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Retailers shaking up self-checkout offerings as deployments increase

The global installed base of self-checkouts will nearly double within five years, an RBR study finds.

Retailers shaking up self-checkout offerings as deployments increase

A new study from London-based research firm RBR tallies the total shipments of self-checkout terminals to 27,000 for 2012 — and they forecast that figure to continually increase. According to the Global EPOS and Self-Checkout 2013 study, the number of self-checkout terminal shipments will soar to 60,000 by 2018.

The study also suggests that the increase of self-checkout technology will correlate with retailers pursuing increasingly diverse approaches to self-service. Traditional self-checkout, involving unassisted consumer scanning, bagging and payment, is only one of a number of solutions deployed in stores.

Alternate self-service models include mobile self-scanning using store-provided handheld devices, in conjunction with fixed terminals for self-service payment. Small-footprint self-checkout terminals are becoming increasingly popular in countries with a large convenience store sector, most notably in Asia-Pacific.

At the other end of the spectrum, a select group of retailers across the world continue to test tunnel scanning, in which merchandise is identified automatically on a conveyor belt, with vendors claiming greater accuracy even for non-barcoded items, according to the study.

Self-checkout market focused on small number of suppliers

The study suggests that vendors must integrate a wider range of technologies than in traditional assisted-service EPOS terminals that self-checkout terminals replace, increasing the expertise required and raising the value of experience, and in turn leading to a more concentrated supplier market.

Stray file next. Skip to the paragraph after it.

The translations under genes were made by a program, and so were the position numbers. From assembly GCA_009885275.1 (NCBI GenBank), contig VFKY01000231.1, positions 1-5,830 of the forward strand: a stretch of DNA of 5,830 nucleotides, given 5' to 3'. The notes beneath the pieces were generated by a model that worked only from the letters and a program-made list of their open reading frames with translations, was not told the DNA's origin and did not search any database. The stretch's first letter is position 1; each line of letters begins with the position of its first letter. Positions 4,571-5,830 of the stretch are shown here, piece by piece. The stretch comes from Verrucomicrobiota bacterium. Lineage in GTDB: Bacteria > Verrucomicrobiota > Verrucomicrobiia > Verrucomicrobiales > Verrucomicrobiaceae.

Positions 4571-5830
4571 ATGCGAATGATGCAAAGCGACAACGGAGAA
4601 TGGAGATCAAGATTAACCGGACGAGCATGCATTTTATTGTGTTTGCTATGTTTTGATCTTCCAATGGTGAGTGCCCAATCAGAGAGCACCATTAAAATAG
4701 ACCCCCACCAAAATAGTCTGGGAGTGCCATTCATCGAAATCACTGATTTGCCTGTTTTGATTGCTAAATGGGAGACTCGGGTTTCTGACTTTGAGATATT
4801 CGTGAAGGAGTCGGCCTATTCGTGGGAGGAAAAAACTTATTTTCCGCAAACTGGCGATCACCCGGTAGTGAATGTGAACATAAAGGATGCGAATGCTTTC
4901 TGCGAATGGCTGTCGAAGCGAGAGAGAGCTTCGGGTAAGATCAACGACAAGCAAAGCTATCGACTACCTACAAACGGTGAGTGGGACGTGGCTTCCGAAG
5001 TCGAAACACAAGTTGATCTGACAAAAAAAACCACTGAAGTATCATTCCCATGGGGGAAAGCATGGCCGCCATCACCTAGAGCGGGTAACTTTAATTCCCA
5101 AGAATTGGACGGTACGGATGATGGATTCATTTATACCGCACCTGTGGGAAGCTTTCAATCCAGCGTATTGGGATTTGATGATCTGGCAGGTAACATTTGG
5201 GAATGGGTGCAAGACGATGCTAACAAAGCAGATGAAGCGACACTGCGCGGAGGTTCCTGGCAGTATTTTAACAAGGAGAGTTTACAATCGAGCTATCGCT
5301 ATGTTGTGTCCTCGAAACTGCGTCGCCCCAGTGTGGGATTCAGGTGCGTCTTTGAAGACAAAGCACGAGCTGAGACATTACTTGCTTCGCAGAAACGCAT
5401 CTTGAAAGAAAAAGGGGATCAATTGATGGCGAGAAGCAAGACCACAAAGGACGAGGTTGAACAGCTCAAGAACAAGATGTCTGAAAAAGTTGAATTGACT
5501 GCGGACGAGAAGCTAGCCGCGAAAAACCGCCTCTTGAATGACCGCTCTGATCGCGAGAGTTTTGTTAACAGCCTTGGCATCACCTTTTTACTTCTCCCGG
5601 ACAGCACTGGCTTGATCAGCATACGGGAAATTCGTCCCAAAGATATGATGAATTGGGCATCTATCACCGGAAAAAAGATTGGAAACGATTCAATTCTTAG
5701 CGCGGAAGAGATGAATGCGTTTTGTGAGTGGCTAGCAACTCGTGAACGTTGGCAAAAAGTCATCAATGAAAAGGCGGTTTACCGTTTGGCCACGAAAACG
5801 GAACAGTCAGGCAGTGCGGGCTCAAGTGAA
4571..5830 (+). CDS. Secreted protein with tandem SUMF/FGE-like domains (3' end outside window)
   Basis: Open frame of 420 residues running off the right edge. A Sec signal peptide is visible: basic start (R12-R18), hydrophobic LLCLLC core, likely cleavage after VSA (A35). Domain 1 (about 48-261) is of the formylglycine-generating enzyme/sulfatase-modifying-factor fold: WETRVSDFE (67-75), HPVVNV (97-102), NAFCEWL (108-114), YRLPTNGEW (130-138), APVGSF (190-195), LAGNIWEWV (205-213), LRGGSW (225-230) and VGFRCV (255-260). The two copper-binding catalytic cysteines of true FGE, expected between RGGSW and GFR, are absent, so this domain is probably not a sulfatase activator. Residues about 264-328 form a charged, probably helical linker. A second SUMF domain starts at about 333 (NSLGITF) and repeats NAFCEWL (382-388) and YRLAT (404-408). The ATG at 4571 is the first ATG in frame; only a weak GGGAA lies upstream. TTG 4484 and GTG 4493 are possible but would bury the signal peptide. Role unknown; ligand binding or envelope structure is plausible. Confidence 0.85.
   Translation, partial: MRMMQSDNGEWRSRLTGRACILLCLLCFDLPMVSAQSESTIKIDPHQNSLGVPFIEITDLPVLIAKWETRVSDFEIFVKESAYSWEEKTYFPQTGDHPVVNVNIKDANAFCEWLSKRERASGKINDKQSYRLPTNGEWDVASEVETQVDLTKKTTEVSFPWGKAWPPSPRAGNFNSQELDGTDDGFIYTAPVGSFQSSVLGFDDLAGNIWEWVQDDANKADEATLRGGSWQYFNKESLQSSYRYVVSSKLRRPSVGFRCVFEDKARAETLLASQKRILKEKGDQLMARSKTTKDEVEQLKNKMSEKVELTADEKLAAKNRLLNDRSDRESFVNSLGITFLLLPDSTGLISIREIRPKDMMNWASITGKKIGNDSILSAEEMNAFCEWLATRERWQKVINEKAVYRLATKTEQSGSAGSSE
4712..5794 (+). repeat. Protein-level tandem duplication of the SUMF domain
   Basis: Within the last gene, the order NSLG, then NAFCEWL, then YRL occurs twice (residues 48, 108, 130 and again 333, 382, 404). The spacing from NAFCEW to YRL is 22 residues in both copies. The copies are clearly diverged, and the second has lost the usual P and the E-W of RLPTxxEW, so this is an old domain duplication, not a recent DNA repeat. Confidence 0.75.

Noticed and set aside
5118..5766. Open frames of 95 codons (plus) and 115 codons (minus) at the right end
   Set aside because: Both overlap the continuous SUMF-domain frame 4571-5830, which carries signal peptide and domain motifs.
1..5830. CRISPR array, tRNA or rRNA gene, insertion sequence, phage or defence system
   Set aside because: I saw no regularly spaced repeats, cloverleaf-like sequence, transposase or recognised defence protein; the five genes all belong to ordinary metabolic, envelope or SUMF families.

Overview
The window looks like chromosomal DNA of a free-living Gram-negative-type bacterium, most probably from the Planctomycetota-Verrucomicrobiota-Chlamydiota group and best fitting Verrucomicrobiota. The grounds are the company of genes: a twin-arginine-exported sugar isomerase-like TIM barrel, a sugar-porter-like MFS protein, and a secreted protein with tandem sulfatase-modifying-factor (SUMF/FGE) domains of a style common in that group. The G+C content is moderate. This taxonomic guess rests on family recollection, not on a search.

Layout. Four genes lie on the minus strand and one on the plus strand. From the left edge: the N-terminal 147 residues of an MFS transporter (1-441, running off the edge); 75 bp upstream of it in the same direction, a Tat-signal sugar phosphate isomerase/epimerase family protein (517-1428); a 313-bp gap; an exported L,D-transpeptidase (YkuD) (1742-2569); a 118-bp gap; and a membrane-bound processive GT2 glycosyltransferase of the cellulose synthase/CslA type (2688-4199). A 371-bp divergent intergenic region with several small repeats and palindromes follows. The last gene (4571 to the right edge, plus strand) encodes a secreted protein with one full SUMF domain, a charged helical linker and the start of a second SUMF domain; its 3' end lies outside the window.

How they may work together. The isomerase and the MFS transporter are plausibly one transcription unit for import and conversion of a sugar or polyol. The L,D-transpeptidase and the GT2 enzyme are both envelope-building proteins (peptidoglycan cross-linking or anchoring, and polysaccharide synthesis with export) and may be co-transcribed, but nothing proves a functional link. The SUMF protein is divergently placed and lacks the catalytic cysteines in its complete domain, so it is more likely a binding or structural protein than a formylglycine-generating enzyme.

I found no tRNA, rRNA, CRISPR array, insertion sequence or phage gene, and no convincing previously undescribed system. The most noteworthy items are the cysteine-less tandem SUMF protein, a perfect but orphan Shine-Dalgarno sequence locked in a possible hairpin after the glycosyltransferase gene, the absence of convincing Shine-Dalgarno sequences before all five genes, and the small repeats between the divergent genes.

NCR remains the world's largest vendor of self-checkout terminals, accounting for 70 percent of global shipments in 2012, representing a six percentage point increase on 2011. Wincor Nixdorf, the second largest supplier, delivered the vast majority of its units to Western Europe, while most Fujitsu terminals, the third largest supplier, went to the United States.

As a result of its acquisition of IBM's Retail Store Solutions division, Toshiba ranks fourth. Of the remaining suppliers, only Sweden's ITAB and Japan's NEC shipped more than 100 units, the study found.

Retailers in Latin America and Middle East look to self-checkout

Recent pilots in Argentina, Brazil and Chile, as well as in Gulf states such as Saudi Arabia and UAE demonstrate the continuing ability of self-checkout technology to reach new markets around the world, according to the study. The first projects are also expected in Venezuela and the Ukraine in the next few years.

Although the grocery segment will continue to account for most units, the future will see a broader range of retailers implementing self-checkouts. Many new projects will be in the general merchandise sector, notably in mass merchandisers and certain speciality retail subsegments. RBR forecasts that the global installed base of self-checkout terminals will rise from 170,000 in 2012 to reach 320,000 by 2018.

Read more about self-checkout.


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